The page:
Devki eyes power sector with 60MW wind farm in Kwale
By Dr Paul Kang’ethe - Aug 17th 2022
Steel and cement firm Devki Group is set to diversify to power production with a planned wind farm in Kwale County.
The move will see wind as a source of power generation gain a deeper hold of the Kenya electricity sector, which has risen from a negligible amount in 2018 to account for 16 per cent of the power that Kenyans consumed last year.
Devki Steel Mills said in a disclosure to the National Environment Management Authority (Nema) that it is planning to construct a 60-megawatt wind power plant at Kinango, Kwale County.
This will enable the firm to further diversify its revenue streams. In addition to steel and cement, the company owned by Narendra Raval also produces fertiliser and roofing sheets.
Devki said it plans to construct and operate a 60 megawatts wind farm to generate electricity to be sold to the national grid “as per the Feed-in-Tariff Policy for wind”.
“The proposed project which is to be located at Samburu off Mombasa-Nairobi Road within Kinango sub-county, Kwale County,” it said.
The firm added that the characteristics of the wind in the area are ideal for power generation.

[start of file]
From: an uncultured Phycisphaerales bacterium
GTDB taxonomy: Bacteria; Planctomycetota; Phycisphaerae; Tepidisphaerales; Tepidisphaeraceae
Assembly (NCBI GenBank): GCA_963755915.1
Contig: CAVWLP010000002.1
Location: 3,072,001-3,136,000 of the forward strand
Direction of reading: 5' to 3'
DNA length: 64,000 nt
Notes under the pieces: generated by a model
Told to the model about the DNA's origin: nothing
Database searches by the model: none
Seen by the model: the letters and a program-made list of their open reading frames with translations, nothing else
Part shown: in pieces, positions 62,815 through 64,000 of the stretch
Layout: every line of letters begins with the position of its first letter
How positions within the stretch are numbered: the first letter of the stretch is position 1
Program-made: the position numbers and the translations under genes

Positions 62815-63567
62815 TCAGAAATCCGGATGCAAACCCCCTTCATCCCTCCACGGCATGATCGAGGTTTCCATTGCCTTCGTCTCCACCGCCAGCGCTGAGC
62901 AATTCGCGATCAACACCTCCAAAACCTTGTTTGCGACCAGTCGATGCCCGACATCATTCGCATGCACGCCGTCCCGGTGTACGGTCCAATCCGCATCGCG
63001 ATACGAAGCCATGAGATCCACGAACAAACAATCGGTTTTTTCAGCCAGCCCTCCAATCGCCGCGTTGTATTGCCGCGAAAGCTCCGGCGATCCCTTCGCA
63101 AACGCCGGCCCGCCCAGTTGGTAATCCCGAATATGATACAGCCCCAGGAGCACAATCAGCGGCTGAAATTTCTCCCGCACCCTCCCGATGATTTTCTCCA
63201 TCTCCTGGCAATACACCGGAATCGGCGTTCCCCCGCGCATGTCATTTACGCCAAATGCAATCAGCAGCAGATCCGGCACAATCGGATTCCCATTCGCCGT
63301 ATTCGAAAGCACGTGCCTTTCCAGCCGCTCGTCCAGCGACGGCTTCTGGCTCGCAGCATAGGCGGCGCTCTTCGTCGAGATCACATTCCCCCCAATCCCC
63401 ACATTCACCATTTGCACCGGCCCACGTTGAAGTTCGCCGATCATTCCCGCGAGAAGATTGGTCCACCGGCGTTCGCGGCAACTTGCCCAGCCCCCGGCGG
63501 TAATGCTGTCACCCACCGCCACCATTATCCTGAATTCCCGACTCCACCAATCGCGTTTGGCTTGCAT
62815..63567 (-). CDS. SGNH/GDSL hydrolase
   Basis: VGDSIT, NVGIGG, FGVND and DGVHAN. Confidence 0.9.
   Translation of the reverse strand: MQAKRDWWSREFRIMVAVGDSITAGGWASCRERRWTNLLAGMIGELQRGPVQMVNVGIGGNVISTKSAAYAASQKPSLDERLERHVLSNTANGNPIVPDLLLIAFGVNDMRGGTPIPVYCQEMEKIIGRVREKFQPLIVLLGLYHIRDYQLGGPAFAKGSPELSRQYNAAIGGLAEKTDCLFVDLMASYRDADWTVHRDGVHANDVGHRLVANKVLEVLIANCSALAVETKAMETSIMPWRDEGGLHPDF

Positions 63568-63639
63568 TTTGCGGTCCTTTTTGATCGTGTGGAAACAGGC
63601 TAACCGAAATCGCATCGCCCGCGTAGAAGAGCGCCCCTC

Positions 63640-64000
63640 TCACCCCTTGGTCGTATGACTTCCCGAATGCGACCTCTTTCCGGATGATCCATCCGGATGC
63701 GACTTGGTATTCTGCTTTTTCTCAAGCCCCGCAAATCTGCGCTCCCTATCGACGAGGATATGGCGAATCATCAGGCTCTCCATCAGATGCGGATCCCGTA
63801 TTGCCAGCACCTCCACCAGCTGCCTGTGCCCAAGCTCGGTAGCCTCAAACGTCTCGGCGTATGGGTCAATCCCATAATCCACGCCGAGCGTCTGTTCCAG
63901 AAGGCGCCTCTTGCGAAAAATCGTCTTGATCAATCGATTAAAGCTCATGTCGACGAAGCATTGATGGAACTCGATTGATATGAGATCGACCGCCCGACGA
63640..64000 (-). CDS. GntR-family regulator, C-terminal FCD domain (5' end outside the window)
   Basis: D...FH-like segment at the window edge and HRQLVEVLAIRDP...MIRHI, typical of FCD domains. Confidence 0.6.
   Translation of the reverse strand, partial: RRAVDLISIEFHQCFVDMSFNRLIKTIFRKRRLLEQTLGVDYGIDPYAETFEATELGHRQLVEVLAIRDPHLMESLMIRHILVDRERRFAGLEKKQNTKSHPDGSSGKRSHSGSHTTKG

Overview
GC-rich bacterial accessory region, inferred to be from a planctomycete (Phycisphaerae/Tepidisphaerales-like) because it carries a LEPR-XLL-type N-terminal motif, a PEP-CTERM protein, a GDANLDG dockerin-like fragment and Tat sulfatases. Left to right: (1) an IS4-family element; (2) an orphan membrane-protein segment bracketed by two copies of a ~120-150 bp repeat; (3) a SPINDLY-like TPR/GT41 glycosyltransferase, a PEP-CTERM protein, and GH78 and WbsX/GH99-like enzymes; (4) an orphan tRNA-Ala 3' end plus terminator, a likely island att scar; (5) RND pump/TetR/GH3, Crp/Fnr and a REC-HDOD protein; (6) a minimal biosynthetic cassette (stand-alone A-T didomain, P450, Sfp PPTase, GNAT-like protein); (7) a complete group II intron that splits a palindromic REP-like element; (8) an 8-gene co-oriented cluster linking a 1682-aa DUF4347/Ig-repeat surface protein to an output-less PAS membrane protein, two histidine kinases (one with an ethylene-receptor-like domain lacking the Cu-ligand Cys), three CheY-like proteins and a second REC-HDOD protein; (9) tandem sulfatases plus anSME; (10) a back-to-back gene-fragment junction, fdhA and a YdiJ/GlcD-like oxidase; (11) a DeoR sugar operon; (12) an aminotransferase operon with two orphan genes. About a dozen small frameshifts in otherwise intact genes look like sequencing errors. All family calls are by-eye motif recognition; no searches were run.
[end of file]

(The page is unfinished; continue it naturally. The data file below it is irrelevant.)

“These site wind conditions favour the site for the production of electricity from wind using a low-wind turbine, that is a turbine which reaches rated capacity at a low wind speed rather than one with higher,” said Devki in the Environmental and Social Impact Assessment (Esia) report it has lodged with Nema as it seeks approvals to build the plant.
“The proposed wind farm will be built by installing thirty-eight wind turbines to generate electricity to the national grid.”
The design components of the wind farm will include wind turbines complete with all necessary auxiliary facilities, overhead power lines and access road
Electricity generated will be fed to an existing nearby sub-station and power transmission grid within the premises of Devki Steel Mills Ltd Samburu Plant, the report said.
The farm would be the fourth major wind power plant in Kenya after KenGen’s Ngong wind plant (26.1MW) in Kajiado County, Lake Turkana Wind Power (LTWP) plant (310MW) in Marsabit County and Kipeto Wind (100MW), also in Kajiado.
The installed capacity for wind rose from 26.1MW in 2017 to 436.1MW in 2021.
The renewable energy source last year accounted for 16 per cent of the power consumed in Kenya, after geothermal and hydro.
It is now ahead of thermal power plants, which have a higher installed capacity of 677.8MW but preference is given to wind because of lower costs as well as its environmentally friendly nature.
Other than the wind, there has also been an increase in the amount of solar power being fed to the grid. Installed capacity has increased from a negligible amount in 2017 to 172.5MW as of December last year.
This follows the commissioning of three new plants - Selenkei, Cedate Eldosol and Malindi – last year, each with a capacity of 40MW.
They add to the government-owned Garissa Solar Power plant that was commissioned in 2018.
While environmentally friendly, both solar and wind power plants present unique challenges to the stability of power supply owing to their intermittent nature, where they only produce power at certain times and not necessarily when there is demand.
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